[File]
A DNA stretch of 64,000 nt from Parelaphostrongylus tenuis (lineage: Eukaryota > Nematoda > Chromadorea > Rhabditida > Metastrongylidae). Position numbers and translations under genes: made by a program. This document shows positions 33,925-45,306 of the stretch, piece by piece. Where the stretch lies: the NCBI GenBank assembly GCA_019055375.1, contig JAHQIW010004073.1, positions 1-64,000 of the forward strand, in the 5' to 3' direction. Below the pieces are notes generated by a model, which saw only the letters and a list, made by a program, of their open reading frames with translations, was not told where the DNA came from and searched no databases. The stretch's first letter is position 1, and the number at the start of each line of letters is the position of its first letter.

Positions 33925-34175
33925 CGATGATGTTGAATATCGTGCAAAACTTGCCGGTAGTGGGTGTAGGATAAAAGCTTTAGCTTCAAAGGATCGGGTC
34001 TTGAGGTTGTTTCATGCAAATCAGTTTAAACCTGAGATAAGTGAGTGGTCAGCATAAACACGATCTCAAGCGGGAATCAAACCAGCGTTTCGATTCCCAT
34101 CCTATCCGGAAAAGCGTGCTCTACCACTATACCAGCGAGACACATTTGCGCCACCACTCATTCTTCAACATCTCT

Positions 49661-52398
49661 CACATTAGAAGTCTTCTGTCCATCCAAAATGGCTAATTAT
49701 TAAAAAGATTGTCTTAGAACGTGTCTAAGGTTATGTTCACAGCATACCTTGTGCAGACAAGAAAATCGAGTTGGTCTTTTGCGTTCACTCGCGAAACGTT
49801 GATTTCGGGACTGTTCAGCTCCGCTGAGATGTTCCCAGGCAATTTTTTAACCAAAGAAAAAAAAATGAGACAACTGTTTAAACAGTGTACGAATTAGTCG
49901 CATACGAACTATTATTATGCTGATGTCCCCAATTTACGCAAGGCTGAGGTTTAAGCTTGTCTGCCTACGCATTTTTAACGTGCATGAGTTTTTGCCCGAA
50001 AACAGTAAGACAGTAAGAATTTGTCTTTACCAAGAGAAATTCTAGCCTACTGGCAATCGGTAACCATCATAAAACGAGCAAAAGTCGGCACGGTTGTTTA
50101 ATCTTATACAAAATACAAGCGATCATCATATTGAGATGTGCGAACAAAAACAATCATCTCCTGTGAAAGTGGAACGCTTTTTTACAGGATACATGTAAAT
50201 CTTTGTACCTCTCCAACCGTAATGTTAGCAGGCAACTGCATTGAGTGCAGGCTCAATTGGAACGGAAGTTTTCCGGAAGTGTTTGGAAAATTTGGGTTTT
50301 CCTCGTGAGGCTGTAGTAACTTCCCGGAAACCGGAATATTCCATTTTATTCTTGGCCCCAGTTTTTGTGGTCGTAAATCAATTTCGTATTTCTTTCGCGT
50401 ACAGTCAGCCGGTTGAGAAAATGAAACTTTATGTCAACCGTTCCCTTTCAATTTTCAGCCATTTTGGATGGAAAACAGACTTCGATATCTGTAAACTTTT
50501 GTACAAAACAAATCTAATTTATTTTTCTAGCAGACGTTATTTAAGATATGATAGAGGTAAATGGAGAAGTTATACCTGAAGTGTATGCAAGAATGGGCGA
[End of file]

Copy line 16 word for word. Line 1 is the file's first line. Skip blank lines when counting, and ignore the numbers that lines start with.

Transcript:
50501 GTACAAAACAAATCTAATTTATTTTTCTAGCAGACGTTATTTAAGATATGATAGAGGTAAATGGAGAAGTTATACCTGAAGTGTATGCAAGAATGGGCGA